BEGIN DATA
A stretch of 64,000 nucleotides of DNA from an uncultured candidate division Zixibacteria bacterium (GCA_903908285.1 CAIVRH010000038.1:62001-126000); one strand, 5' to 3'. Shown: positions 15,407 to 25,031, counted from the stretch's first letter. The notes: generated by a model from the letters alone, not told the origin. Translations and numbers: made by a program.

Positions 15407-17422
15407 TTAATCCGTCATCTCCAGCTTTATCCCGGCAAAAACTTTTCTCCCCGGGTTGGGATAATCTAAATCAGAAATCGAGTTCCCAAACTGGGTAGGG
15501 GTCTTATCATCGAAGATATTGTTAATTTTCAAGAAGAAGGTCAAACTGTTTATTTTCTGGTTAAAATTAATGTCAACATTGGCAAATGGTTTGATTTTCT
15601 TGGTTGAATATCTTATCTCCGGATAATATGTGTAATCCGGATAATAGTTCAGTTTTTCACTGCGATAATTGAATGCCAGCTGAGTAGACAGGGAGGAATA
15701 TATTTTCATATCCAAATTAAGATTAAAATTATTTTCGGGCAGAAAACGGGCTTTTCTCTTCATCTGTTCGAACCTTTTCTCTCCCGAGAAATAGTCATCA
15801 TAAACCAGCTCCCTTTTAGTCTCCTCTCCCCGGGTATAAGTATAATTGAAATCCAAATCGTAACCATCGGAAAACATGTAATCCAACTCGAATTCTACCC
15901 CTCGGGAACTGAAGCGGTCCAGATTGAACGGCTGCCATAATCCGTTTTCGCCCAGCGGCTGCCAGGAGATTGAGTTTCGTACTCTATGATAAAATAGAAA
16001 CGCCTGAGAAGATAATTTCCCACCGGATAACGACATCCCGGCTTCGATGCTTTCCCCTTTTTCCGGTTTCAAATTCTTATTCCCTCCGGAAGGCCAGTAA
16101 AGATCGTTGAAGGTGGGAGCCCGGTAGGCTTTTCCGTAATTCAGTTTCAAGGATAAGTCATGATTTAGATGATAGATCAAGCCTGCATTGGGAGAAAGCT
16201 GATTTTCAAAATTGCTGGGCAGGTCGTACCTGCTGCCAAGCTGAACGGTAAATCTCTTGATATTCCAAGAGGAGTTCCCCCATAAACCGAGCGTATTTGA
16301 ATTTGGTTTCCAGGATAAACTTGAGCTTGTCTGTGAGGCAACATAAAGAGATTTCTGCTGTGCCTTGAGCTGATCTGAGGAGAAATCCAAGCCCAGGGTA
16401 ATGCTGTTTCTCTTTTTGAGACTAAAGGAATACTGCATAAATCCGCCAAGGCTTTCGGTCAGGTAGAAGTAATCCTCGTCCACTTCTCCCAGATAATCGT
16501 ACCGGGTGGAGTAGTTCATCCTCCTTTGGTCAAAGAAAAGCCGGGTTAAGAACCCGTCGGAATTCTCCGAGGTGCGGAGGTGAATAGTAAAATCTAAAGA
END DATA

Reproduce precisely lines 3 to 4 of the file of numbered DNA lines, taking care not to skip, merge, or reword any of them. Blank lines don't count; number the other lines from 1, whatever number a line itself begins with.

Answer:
15407 TTAATCCGTCATCTCCAGCTTTATCCCGGCAAAAACTTTTCTCCCCGGGTTGGGATAATCTAAATCAGAAATCGAGTTCCCAAACTGGGTAGGG
15501 GTCTTATCATCGAAGATATTGTTAATTTTCAAGAAGAAGGTCAAACTGTTTATTTTCTGGTTAAAATTAATGTCAACATTGGCAAATGGTTTGATTTTCT